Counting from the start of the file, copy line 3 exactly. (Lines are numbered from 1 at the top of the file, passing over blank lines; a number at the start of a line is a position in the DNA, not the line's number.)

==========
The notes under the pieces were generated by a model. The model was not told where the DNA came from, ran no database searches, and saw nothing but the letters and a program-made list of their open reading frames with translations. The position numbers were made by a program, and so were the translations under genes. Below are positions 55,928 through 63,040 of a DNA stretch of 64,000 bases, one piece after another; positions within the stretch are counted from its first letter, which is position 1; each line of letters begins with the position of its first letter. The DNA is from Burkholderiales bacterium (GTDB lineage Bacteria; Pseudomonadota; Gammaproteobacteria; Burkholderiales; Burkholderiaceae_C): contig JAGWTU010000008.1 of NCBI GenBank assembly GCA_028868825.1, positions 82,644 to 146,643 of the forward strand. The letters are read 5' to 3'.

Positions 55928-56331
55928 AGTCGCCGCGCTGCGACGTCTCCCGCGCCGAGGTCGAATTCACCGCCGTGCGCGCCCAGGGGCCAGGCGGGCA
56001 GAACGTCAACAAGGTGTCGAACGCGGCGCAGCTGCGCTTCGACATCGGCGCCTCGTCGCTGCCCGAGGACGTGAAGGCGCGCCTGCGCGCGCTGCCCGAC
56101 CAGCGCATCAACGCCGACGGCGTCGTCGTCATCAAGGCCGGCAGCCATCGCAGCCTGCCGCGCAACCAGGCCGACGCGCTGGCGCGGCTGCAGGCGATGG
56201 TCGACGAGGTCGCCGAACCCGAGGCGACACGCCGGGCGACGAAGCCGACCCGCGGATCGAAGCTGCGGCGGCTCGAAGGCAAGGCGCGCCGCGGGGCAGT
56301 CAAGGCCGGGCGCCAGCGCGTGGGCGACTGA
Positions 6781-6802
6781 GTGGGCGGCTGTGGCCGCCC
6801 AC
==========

55928 AGTCGCCGCGCTGCGACGTCTCCCGCGCCGAGGTCGAATTCACCGCCGTGCGCGCCCAGGGGCCAGGCGGGCA